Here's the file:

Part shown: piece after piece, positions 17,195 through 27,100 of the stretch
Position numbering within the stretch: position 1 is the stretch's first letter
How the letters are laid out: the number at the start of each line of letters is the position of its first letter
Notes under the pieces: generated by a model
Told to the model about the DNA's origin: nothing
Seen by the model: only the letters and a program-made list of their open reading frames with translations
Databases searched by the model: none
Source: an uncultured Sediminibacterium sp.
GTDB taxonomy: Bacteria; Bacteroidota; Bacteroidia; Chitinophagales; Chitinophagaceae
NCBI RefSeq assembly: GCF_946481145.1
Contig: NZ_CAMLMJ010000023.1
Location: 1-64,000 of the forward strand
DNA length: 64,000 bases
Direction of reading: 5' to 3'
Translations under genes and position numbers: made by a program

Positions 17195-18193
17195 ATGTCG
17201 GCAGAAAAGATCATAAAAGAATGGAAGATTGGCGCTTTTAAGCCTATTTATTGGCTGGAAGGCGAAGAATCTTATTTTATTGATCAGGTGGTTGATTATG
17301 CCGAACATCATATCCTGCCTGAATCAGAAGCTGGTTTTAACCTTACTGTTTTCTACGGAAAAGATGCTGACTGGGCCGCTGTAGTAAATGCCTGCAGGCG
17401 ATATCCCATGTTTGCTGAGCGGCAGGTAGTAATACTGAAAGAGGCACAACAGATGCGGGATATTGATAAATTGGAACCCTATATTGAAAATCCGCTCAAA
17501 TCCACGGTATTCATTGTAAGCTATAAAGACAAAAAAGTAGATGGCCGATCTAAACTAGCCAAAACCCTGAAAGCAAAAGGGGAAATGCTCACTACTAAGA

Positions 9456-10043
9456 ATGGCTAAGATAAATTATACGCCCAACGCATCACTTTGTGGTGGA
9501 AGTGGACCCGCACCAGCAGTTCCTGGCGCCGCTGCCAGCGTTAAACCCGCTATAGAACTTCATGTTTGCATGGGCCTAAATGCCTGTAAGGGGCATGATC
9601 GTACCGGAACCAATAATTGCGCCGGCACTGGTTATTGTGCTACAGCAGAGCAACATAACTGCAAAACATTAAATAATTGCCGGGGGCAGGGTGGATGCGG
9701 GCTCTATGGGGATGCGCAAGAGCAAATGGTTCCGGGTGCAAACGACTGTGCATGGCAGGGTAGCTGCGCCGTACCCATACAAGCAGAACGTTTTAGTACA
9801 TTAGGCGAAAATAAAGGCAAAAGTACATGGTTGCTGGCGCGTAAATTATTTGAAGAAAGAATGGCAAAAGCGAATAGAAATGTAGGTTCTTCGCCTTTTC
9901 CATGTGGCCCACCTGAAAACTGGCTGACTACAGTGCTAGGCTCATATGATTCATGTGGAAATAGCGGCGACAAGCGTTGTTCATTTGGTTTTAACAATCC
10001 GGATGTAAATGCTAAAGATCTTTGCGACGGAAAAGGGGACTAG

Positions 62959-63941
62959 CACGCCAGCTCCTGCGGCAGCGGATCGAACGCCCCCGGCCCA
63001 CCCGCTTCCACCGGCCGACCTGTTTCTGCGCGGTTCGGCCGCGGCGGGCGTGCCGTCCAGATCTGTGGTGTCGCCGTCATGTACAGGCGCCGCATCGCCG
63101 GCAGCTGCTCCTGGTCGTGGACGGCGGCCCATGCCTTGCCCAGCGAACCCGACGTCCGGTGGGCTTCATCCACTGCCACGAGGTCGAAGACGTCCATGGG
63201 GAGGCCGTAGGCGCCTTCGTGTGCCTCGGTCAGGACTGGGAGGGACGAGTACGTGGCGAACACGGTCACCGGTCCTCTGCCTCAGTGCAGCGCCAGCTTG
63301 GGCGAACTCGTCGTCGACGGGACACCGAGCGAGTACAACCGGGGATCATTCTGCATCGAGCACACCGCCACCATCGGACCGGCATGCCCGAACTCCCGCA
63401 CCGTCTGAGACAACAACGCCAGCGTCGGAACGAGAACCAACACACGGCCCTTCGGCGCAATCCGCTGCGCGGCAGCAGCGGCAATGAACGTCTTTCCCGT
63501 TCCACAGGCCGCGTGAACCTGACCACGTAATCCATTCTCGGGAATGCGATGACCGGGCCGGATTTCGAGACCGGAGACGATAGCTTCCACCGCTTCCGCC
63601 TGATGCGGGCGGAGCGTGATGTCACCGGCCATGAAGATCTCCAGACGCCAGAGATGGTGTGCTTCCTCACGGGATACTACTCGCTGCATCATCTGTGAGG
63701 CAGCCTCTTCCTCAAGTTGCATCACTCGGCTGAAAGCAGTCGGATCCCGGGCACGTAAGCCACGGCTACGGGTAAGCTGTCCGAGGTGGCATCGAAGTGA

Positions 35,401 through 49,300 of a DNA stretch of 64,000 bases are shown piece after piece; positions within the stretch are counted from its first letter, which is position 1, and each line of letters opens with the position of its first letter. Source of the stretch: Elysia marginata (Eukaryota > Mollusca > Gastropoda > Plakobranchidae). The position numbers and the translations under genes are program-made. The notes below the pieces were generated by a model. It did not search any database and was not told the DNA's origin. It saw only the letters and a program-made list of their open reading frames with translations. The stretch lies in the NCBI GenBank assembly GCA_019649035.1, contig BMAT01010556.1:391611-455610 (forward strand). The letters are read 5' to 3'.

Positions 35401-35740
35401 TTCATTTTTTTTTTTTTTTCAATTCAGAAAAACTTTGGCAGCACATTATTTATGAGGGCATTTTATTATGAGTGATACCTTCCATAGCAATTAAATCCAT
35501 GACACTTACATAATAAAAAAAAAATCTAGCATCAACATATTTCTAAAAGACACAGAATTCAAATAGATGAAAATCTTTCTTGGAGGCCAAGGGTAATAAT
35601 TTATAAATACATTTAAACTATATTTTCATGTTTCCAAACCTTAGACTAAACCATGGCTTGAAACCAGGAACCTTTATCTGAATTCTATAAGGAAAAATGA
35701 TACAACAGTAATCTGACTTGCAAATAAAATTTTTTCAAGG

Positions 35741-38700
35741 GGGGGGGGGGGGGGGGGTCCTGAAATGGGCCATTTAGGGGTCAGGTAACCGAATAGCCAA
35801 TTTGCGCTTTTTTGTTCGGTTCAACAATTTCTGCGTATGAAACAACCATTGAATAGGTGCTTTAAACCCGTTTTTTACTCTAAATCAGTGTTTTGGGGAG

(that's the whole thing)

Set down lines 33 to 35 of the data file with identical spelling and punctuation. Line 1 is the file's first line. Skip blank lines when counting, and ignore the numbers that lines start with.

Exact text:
63101 GCAGCTGCTCCTGGTCGTGGACGGCGGCCCATGCCTTGCCCAGCGAACCCGACGTCCGGTGGGCTTCATCCACTGCCACGAGGTCGAAGACGTCCATGGG
63201 GAGGCCGTAGGCGCCTTCGTGTGCCTCGGTCAGGACTGGGAGGGACGAGTACGTGGCGAACACGGTCACCGGTCCTCTGCCTCAGTGCAGCGCCAGCTTG
63301 GGCGAACTCGTCGTCGACGGGACACCGAGCGAGTACAACCGGGGATCATTCTGCATCGAGCACACCGCCACCATCGGACCGGCATGCCCGAACTCCCGCA